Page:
Korean Air signs partnership agreement to open career path for UND student pilots
UND now is creating partnerships across the aviation industry worldwide, an announcement on Monday confirmed.
For the first time, the University’s aviation program will have a career pathway established with an internationally based airline.
Representatives of Korean Air were at the John D. Odegard School of Aerospace Sciences to sign an agreement, making official a program connecting an increasing number of South Korean aviation students at UND to careers in their home country.
“I would like to express my sincere appreciation for UND’s support to our Korean students,” said Byung Il Yoon, vice president of Korean Air’s Flight Crew Training Center, who signed the agreement with Paul Lindseth, dean of the Odegard School. “This Pathway program will be a good chance for Korean Air to recruit well-trained pilots.
“So many Korean students want to become pilots, and I’m sure more will apply to UND in the future.”
Lindseth also spoke following the signing, making note of the ‘first’ for the nation’s leading aviation school.
“It’s a distinct pleasure to have this first signing with an international air carrier at the Odegard School,” Lindseth said. “This is a significant event and it shows, once again, the importance of what we do here at UND and in our aviation programs.”
This partnership came amid an influx of Korean students pursuing commercial aviation degrees at UND. Chester Fritz Distinguished Professor Kent Lovelace, director of industry relations, said Korean Air has been aware of the movement for the past four or five years. The current number of enrolled Korean students at UND is close to 80.
A dozen or so students came to the signing ceremony hosted in Robin Hall, and stayed afterward for a meeting with Korean Air representatives.
Asked how the Pathway opportunity came about, Lindseth cited name recognition and UND’s growing presence in Asian aviation markets. For instance, Air China and All Nippon Airways, in China and Japan, respectively, contract with the UND Aerospace Foundation for training.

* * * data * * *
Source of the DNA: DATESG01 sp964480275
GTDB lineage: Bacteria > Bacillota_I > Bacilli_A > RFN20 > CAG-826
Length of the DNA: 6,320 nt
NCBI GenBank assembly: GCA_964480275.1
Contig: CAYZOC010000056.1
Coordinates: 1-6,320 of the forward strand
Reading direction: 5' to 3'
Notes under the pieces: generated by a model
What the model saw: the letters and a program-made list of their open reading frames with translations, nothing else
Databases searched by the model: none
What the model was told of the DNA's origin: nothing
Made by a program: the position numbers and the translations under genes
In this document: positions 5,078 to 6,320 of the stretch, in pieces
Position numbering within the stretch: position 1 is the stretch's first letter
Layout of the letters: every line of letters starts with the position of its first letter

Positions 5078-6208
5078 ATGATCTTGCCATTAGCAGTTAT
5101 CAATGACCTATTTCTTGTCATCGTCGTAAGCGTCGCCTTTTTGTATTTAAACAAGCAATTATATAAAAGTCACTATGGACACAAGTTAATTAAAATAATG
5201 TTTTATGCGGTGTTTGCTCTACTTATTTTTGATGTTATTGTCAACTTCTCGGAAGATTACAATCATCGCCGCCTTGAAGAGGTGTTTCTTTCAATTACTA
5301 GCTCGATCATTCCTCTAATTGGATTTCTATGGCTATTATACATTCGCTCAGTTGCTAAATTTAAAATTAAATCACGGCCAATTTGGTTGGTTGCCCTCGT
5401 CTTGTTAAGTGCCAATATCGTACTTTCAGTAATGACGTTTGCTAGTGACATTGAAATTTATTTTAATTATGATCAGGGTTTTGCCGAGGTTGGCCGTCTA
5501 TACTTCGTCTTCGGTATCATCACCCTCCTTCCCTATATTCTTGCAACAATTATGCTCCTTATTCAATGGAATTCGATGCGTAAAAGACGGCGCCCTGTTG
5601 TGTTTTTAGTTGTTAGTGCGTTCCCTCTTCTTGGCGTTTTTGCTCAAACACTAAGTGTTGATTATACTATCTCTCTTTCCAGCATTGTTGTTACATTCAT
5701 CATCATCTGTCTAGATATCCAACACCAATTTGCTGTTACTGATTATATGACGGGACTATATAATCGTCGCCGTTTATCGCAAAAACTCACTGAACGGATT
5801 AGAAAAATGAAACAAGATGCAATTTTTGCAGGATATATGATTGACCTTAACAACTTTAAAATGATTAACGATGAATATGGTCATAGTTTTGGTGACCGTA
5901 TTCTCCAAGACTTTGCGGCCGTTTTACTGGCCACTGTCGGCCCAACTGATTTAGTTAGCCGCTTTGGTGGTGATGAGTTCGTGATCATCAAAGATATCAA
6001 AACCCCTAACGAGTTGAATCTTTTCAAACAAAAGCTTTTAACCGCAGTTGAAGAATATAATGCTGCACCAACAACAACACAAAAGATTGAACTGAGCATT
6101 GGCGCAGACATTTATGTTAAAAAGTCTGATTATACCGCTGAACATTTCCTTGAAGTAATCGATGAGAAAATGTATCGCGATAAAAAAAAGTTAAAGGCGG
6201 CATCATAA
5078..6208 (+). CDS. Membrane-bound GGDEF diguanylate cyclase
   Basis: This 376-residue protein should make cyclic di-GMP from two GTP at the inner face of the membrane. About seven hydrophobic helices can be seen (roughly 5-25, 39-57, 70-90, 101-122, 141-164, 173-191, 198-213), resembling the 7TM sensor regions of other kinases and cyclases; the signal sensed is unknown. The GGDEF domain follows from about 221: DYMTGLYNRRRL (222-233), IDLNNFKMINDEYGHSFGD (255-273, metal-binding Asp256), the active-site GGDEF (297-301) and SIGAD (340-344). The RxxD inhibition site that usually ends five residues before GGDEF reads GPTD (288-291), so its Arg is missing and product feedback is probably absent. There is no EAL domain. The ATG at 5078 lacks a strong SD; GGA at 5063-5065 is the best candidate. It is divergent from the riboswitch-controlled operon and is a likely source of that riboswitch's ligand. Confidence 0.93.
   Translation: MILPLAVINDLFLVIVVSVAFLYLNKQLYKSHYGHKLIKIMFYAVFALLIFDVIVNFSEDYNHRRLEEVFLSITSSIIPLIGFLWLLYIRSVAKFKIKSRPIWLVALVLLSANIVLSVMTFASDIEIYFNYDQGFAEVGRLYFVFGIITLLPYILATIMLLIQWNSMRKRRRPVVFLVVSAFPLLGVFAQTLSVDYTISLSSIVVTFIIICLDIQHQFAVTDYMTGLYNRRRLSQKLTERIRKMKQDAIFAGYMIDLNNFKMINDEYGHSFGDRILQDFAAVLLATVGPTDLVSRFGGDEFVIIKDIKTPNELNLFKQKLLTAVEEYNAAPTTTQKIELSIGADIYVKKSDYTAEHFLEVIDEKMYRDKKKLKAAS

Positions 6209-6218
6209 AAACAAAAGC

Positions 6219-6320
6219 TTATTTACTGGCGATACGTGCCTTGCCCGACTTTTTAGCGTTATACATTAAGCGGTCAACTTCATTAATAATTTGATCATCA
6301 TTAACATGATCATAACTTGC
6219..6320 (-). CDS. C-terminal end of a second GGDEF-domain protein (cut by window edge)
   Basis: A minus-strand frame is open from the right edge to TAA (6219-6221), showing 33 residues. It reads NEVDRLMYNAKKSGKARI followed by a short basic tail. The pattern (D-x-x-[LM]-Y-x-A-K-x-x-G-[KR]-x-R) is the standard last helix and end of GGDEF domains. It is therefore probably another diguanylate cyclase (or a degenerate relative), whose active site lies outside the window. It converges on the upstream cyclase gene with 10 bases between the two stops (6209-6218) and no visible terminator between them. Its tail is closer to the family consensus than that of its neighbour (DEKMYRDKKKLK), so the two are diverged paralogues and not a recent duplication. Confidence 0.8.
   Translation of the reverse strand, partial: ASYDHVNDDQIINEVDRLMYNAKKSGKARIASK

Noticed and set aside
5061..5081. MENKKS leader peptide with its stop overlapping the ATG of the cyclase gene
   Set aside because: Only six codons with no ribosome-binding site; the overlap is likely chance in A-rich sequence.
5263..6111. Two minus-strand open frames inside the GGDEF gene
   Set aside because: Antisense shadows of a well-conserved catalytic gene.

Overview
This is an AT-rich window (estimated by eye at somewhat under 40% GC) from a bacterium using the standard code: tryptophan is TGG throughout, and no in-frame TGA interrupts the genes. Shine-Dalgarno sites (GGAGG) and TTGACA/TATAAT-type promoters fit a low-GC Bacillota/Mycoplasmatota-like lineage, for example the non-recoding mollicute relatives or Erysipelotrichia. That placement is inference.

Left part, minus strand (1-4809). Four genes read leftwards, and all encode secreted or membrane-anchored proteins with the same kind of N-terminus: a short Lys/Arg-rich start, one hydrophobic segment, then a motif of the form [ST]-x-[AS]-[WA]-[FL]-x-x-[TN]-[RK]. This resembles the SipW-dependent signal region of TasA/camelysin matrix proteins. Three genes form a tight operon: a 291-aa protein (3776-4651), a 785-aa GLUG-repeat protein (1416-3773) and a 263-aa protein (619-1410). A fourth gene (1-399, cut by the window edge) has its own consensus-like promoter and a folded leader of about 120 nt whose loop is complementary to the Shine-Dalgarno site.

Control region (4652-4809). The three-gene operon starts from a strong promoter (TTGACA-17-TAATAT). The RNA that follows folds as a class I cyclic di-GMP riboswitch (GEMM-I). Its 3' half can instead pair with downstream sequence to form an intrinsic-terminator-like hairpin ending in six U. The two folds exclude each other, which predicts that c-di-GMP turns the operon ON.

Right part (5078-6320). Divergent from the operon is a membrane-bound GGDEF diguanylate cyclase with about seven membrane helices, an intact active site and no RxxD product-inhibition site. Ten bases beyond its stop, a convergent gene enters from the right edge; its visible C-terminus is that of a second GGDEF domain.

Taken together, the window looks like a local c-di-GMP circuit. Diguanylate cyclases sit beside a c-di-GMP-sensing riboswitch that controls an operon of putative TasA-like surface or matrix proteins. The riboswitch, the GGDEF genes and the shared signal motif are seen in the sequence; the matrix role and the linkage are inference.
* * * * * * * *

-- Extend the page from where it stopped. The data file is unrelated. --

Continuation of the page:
And, as UND Today has reported, Korea Aerospace University hosts an ongoing summer exchange with UND. Aviation professors have gone across the globe to teach courses at South Korea’s largest flight school, and UND students have had the chance to take those courses and have them count toward their degrees.
“There is a demand for high-quality training worldwide,” Lindseth said. “Our reputation is out there, and that’s why they seek us out. Also, [Korean] students have had a good experience here. Word has been able to spread about the quality at UND.”
Yoon said that while Korean Air’s policy is to interview all of its applicants, the company trusts that pilots trained by UND are going to be well-versed in the basics and proficient professionals.
“Airmanship and professionalism – those are the key points for a pilot,” Yoon said.
Response to changing industry
Korean Air’s Pathway program requires that students in the commercial aviation program get their commercial license, go through an interview process and be hired as a certified flight instructor at UND. According to the memorandum of understanding, students need to work three semesters at UND as instructors. The total flight time ends up being around 1,000 hours, which is a minimum for Korean Air.
“We would like pilots to have more than that, but it’s up to them beyond 1,000,” said Min Jung Oh, a Boeing 787 captain for Korean Air. “They come to us when they think they are ready. We’ll always be in contact with them when there are openings.”
Essentially, if the students want to pursue graduate degrees or higher levels of training, it’s their choice. The Pathway has also been established with Embry-Riddle Aeronautical University, where Oh trained and earned his degree. He’s been flying with Korean Air for 20 years.
The experienced captain said that until around 10 years ago, South Korea had only a couple of airlines. Then localities started to establish their own lines, one after another. With the aviation business growing so fast, students eager to train as pilots wondered where to go for training. Oh said with the new partnership established, UND has a good chance to increase its reputation among Korean aviators and draw increased enrollment.
“The quality of an airline comes from people – it’s a service,” Oh said. “So we want to find better pilots. We want pilots with good backgrounds and good training, and we find that at universities such as UND.”
He continued by saying Korean Air has been steady in its numbers, but with a forecasted growth in the number of aircraft over the next five years, and with retirements looming, the company wants quality pilots ready to fill positions.
“You can tell this is a big school that has seen a lot of investment,” said Oh of UND. “What we’re looking for is growth and change. When things stay the same, you’re going backward. Universities have to adapt to the current business, and that’s what I see at UND. You guys are working on the future, and I’m impressed.”